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  1. Private tor network on kubernetes

    I recently came across someone running a private tor network with docker and immediately decided I'd have to do similar but in Kubernetes. I also followed another useful blog post about this subject.

    This seemed like a great opportunity to learn about the inner workings of the tor network and flex my kubernetes muscles. Here are some of the tricky bits I encountered for anyone trying to do something similar.

    Testing mode

    To get a chance of running our own tor network we must enable TestingTorNetwork, this tweaks a number of settings, such as not totally banning private IPs and reducing delays in voting.

    Directory Authorities

    A fundamental part of a tor network is the Directory Authority. When connecting to the network the client will connect to one of these to find out a list of relays to further connect to. These are hardcoded in to the tor source code*.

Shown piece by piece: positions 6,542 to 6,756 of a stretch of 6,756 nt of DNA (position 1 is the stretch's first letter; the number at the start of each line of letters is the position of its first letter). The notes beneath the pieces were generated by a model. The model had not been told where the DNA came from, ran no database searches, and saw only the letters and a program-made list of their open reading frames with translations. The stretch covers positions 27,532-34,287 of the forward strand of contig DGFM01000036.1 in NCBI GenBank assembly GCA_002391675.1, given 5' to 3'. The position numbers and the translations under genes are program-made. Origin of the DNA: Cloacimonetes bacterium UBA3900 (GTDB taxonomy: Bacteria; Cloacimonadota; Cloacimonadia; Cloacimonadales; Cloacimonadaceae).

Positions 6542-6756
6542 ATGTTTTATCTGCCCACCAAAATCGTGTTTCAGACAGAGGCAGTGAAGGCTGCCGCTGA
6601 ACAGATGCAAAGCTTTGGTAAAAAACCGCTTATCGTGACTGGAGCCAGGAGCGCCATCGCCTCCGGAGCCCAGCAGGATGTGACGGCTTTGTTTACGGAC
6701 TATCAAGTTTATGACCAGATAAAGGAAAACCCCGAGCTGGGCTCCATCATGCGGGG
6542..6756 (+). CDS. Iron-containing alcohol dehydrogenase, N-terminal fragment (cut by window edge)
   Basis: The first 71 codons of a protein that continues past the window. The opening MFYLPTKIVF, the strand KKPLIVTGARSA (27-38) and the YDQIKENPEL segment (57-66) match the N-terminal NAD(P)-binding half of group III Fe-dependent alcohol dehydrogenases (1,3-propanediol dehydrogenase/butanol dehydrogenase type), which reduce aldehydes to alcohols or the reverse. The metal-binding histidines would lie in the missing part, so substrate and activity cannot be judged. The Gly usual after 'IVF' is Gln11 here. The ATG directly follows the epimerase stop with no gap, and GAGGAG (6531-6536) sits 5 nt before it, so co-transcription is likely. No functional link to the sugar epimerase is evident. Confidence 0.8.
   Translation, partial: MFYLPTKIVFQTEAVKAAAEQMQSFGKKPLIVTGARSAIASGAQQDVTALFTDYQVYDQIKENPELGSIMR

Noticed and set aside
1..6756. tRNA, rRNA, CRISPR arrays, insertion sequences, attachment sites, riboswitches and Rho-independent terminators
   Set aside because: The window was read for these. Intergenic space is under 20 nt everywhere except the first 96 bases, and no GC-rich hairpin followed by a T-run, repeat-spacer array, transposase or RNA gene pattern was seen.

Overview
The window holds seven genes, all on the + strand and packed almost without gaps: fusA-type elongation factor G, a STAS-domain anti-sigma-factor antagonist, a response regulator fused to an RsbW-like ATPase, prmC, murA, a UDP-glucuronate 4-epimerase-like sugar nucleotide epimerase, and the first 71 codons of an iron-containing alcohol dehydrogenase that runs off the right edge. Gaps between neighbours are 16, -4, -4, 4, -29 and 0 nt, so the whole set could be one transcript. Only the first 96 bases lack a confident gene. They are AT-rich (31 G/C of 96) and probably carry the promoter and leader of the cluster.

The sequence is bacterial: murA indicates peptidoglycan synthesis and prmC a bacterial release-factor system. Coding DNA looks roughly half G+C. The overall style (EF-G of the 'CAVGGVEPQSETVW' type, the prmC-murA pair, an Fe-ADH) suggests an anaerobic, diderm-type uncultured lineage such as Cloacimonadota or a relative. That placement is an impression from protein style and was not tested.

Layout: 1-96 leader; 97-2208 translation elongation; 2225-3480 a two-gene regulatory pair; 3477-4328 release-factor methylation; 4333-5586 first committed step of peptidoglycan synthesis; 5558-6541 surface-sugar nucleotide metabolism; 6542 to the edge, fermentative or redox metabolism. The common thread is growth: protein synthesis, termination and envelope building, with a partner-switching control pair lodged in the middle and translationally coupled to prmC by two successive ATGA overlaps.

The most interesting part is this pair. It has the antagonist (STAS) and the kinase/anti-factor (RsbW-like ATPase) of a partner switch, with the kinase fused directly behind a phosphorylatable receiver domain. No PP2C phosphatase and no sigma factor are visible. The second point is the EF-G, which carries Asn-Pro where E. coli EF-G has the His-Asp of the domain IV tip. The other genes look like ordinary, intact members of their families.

Fortunately there are config options we can use to override these values (DirAuthority). This config needs to have not just the address but the fingerprint of the authority (so we know we can trust it).

    So from initial research it sounded like all we need to do was:

    • Generate certificates and signatures for 3 directory authorities
    • Create directory authorities (configured with their certificates)
    • Configure 10 relays to talk to directory authorities
    • Create 10 relays

    ConfigMaps and directories

    When trying to get the directory authorities running I had issues poking the certificates in. tor is kind of specific about the structure it expects (an id and keys dir). Because ConfigMaps don't do subdirectories (ref) I ended up using a flat structure in the ConfigMap and using my to set up symlinks to achieve the desired structure.

    DirtAuthority address